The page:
Zeiss Tessar 4.5/180 Mystery Lens Mount...?

Discussion in 'Classic Manual Cameras' started by tim_readhead, Jan 17, 2013.

  1. Hi there,
    Recently acquired a Zeiss Tessar 4.5/180. I can't work out what camera's it can be used with? Can anyone identify the lens mount? Is it modified? I thought it was a large format lens but it seems the bayonet style mount isn't likely to be mounted on a lens board... so I'm at a loss!
    Can anyone shed some light? Take a look at the pictures. (i might also add that the lens is marked'N51'...anyone know what this means?)

    A couple snaps of the lens...

    This is the lens we are dealing with...
  2. Early Exakta ?
  3. For future reference, if you reduce the file to a maximum of 700 pixels dimension and put on a title, the thing will display in line.
    At first glance I thought it might be Pentacon 6 mount, but the bayonets are too large.
  4. Here's what a P6 mount looks like
  5. I'm not sure what the actual size is, but long ago I had an Ernemann 9 x 12 plate camera (same size as Maximar and the like) that had a bayonet mount, but that one was pretty small and though I have not seen it for about 25 years and never had a second lens for it, my recollection is that the shutter was included in the part that came off. And of course it long predated the DDR.
    It's pretty hard to figure without knowing the size of the flange.
    The Zeiss Movicon 16 had a bayonet mount for its lenses. If it's the right size, that or another movie camera might be worth looking at.
    My other thought, depending on dimension, is that it might be half of a pair for some TLR.
    If it's for an Exakta, I think it is home made. The usual Exakta mount would have its bayonet a good bit smaller than the lens barrel, and on the wider part should be a little stud for the latch.
  6. It does have a home made or home modified look about it. The half screw heads don't make sense and the one nearest the top right has a beat up screw in it.
  7. According to this list the serial number is from 1970-75
    I also wondered about whether it was for a Movikon but this pre-war bayonet looks different.
  8. I don't know tto much about mounts. But the N may mean Nikon and it has some similarities ie two similar sized lobes and one larger. I can't say I've ever seen a Nikon RF mount, I read they are very compatible to the Contax mount. My first thought was this would make sense as a Contax but all the long and wide lenses use an external mount so that seems to count that one out. I looked at an Exakta and late series has three lobes all apparently the the same size. The mount construction does look a bit "bastelt" that is home made. The appearance of the lens does place it in the late sixties mid seventies Jena/DDR etc I noticed a similar notched lobe from a Konica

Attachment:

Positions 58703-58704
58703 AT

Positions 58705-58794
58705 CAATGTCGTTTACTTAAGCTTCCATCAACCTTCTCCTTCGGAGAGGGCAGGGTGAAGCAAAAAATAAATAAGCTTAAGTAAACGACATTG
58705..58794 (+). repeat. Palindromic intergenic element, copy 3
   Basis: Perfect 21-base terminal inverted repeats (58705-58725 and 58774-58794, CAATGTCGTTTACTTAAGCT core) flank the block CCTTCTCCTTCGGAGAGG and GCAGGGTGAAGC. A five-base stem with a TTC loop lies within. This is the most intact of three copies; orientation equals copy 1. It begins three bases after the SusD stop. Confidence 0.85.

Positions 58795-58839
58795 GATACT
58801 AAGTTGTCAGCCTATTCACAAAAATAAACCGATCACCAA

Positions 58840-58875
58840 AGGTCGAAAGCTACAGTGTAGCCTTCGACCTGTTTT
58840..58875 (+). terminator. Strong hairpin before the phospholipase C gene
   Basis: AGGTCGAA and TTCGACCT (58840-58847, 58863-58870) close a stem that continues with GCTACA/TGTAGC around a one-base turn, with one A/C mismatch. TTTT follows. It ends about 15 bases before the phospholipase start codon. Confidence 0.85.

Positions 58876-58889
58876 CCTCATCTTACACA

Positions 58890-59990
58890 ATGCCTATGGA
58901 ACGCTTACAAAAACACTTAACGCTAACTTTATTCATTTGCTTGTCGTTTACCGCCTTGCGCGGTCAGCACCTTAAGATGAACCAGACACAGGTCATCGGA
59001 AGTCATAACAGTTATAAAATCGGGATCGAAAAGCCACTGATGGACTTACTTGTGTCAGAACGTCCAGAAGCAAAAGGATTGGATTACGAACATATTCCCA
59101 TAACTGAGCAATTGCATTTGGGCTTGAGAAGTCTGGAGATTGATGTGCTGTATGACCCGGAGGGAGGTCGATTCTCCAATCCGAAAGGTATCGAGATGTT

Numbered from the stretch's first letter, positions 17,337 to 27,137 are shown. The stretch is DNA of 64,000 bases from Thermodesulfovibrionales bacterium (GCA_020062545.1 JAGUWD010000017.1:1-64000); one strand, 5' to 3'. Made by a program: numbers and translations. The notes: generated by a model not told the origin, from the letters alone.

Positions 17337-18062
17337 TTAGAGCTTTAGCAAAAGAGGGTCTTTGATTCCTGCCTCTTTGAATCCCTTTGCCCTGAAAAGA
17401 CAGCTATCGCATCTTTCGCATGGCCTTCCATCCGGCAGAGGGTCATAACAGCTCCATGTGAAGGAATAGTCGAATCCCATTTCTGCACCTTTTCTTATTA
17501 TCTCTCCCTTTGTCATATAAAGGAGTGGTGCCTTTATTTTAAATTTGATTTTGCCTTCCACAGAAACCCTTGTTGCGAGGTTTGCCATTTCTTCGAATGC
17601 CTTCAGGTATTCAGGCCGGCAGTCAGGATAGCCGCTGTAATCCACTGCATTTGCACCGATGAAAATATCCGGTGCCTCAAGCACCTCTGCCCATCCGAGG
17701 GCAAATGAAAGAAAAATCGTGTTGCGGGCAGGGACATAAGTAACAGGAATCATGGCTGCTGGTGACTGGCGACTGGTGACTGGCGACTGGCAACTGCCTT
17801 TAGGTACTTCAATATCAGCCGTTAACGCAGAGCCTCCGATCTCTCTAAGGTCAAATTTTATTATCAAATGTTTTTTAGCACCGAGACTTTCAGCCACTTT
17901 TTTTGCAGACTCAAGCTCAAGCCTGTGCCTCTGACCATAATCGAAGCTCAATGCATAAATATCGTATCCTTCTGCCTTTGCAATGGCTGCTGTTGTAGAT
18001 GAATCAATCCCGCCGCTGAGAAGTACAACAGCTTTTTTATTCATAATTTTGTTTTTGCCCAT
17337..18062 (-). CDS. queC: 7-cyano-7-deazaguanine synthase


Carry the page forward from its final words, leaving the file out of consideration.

I'm curious ..keep me posted!
  9. very early Yashica 35mm SLR had bayonet with notched lobe (not Contax/ Yashica which is current)
  10. Chuck, "N-51" is CZJ (DDR) speak for "barrel is threaded M51" at the rear. I think it has 1 tp/mm. Nikon has nothing to do with it.
    If this is the case, the lens is screwed into an adapter. Tim, does this seem to be the case?
    Colin, thanks for saving me the trouble of looking at the first image to find the s/n. Given the vintage, it was probably made for an east-bloc camera. Perhaps Mentor, perhaps Globica, although if I remember correctly both mounted flanges to lens boards, screwed lenses into the flanges.
  11. Hmmm, very interesting! So we know that it was made in 1970-1975, but surely it has to be for large format as there is no focusing on the lens barrel? The bayonet part was threaded on and i have removed it! The lens is therefore threaded, but what cameras take such a thread size? It's certainly not m42!